August 19, 2016 - From the August, 2016 issue

Senator Fran Pavley – TPR Exit Interview Proves that with Focus and Leadership, Government Works

In 2000, a career teacher who served as the first mayor of the City of Agoura Hills ran for the state Assembly. Fran Pavley, outspent 2 to 1 in her 2000 primary race, won her way to Sacramento and has left an extraordinary legacy spanning a 16-year career. As her last legislative session comes to a close, Senator Pavley is working on a portfolio of bills to extend California’s climate programs beyond 2020 and provide certainty to renewable energy and low-carbon business ventures. The author of the historic AB 32, Senator Pavley shares with TPR her perspective on recent efforts to advance climate legislation and protect water and natural resources, as well as the political lessons she learned in the Capitol.

Senator Fran Pavley

“The point of SB 32 is to strengthen our existing commitment to addressing climate change. This particular legislation takes Governor Brown’s executive order that set a 40 percent emissions reduction target by 2030, and puts it into statute by the Legislature.” - Senator Fran Pavley

You successfully passed AB 32 in 2006, as well as many other bills related to climate change and clean technology—around the same time we began VerdeXchange. California’s globally recognized leadership on climate change rests in great measure on your early legislative victories. Your perspective on what’s evolved regarding policy/regulation over the last 10 years would be most welcome.

Fran Pavley: Since I was elected in 2000, I’ve focused on several key policy areas—namely water, energy, and clean technology—that I believe help our environment as well as our economy.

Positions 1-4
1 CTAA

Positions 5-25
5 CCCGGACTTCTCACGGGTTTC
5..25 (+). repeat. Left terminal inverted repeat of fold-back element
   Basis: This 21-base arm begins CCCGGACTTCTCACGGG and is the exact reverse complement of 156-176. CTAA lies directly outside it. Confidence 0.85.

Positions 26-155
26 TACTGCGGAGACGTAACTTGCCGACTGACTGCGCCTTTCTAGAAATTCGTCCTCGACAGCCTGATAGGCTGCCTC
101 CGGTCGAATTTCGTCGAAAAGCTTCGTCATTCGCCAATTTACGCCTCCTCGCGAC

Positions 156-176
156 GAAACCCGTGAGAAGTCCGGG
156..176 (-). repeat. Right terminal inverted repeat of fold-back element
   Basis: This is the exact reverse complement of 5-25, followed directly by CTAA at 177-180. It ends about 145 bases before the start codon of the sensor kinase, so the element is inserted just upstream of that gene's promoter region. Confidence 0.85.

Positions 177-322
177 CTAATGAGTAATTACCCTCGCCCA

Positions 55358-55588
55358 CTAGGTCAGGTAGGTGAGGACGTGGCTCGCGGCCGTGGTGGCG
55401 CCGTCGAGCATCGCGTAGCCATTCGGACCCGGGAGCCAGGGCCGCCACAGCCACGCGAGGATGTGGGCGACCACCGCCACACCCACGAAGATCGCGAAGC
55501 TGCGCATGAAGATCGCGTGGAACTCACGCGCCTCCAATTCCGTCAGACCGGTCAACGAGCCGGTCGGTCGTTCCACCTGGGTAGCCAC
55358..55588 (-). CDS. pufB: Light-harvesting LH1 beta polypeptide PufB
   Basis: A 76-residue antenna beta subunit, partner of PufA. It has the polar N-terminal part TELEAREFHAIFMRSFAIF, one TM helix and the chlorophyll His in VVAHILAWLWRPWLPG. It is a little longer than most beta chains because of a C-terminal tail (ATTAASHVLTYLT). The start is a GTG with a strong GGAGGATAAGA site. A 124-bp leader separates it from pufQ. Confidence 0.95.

AB 32, the Global Warming Solutions Act, has been tremendously successful. Its components are all things that many of our agencies and the public had already been working on for years: energy efficiency in buildings, energy-efficient appliances, and cleaner, more fuel-efficient cars. AB 32 set the standard of reducing our greenhouse gas emissions to 1990 levels by 2020, and paved the way for the creation of cap-and-trade. The emission-reduction targets in AB 32 have been successful because we did it in a cost-effective, technologically feasible way.

AB 1493, the first legislation in the world to regulate greenhouse gas emissions from passenger vehicles—which I authored in 2002—has become the basis for a national standard for cleaner fuel-efficient vehicles. We’re seeing a robust automobile market for foreign and domestic automobile manufactures and a broader variety of consumer choices for new cleaner cars.

On water policy, I’ve chaired Senate Natural Resources and Water Committee for the last eight years, and served six more years on the corresponding committee in the Assembly. Climate change, clean energy, and water have been my primary areas of focus. Obviously, there have been other interests along the way. It’s been a very productive 14 years.

In the current political discourse, especially in the current presidential race, anti-government rhetoric is common. But your track record is a strong rebuttal to the notion that government doesn’t work any. What is the role of government in addressing climate change and air quality?

We understood, back in 2006, that the best way to achieve our goal of reducing carbon emissions was through a strong market signal for investment and innovation. Facilitating new technology, and new business, would be good for the economy and good for the environment.

Because of those market signals, we saw 60 percent of all the venture capital dollars in the US come to California. CEOs of major solar companies in California have said very clearly that they are successful because of the renewable portfolio standard created in AB 32. They’ve created more than 75,000 jobs here. They have successful business models. They’re in almost everyone’s districts, including several in the Los Angeles area. They’re offering financing options, and people are able to reduce the costs of their utility bills.

We have an amazing record of success from this particular measure. When talking to businesses, it’s all about market signals and providing flexibility in the way to meet the target reductions. Then, it’s often about getting out of the way and watching them exceed our expectations. 

You were successful last year in addressing management of the state’s groundwater. Please share the progress with our readers.